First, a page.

Martha’s post on cemeteries got me thinking–particularly since a few days before I wrote a post that included one of the cemeteries that made her list. While Arlington National Cemetery is a splashy, must-see cemetery on the east coast, across the Pacific Ocean in Honolulu is another national cemetery that offers a glimpse at major happenings in the world ‘s history.
The National Memorial Cemetery for the Pacific, more commonly known as The Punchbowl, is a cemetery developed for those who died in the Pacific campaigns during WW II. Later, people who died in Korea and Vietnam were buried here. These days those who served in the military who want to be buried in a military cemetery are buried at Hawaii State Veterans Cemetery in Kaneohe, Hawaii, also on Oahu because the Punchbowl is full to capacity. Along with the history lesson found by reading the various signage in the cemetery, another interesting feature its it’s punchbowl shape. The cemetery resides in the dormant volcano, Pouwaina which was aptly named. Pouwaina means consecrated hill or hill of sacrifice.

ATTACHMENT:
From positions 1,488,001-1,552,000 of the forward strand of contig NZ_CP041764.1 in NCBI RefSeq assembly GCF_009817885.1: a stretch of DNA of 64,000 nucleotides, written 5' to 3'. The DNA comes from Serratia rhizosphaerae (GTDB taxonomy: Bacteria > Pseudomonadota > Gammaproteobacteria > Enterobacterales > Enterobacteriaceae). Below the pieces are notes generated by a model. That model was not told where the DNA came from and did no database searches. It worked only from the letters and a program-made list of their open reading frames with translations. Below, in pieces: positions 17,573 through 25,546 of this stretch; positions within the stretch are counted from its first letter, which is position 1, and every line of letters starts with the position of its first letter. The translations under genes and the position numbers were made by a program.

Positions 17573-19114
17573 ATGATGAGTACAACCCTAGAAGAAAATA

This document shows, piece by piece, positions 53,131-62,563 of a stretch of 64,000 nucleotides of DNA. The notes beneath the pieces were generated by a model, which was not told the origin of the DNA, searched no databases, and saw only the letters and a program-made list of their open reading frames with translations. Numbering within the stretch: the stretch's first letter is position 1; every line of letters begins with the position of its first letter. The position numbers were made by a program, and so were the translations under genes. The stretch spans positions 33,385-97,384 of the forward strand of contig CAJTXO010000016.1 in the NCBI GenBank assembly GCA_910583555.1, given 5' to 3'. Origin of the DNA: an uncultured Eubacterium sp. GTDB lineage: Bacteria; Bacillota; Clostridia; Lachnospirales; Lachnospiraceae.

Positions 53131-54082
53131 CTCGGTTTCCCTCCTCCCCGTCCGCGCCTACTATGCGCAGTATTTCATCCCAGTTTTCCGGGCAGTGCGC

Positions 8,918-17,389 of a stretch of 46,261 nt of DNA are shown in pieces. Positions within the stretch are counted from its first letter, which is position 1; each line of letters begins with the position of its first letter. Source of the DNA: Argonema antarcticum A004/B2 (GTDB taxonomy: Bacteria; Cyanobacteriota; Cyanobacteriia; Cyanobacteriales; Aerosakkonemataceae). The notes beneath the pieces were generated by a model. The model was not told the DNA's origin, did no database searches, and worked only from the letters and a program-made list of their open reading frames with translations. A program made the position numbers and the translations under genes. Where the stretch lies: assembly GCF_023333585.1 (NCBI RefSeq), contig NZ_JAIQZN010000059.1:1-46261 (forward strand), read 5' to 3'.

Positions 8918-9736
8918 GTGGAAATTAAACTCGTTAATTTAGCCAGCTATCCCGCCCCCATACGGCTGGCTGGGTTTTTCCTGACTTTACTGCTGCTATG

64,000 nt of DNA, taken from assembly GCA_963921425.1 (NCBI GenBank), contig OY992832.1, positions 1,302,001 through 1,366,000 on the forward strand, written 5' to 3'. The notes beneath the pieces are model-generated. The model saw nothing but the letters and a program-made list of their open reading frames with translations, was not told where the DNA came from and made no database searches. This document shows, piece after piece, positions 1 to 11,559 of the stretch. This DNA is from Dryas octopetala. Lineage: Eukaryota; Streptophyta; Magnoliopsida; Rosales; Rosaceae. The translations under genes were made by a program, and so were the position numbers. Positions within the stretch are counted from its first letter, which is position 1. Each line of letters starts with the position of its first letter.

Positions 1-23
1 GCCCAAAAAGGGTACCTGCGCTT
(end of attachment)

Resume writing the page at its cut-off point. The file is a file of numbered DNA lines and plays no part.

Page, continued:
As a person who wasn’t the best at paying attention in social studies in high school, I found my trip here fascinating. I had a tour guide though who had a personal connection. My great uncle who retired from the army as a Lt. Colonel and stayed in Hawaii after wards since this was his last posting (and frankly, if you were retiring and happened to live on O’ahu, would you leave?) served in WW II, Korea and the Vietnam War. Even without my uncle, you’ll get a sense of the far reaches of the people who are buried here. Thousands of them were never identified.
Here’s a website I found Acres of Honor, that has in depth descriptions of the cemetery, plus photos and movies. There is a link to visiting information as well.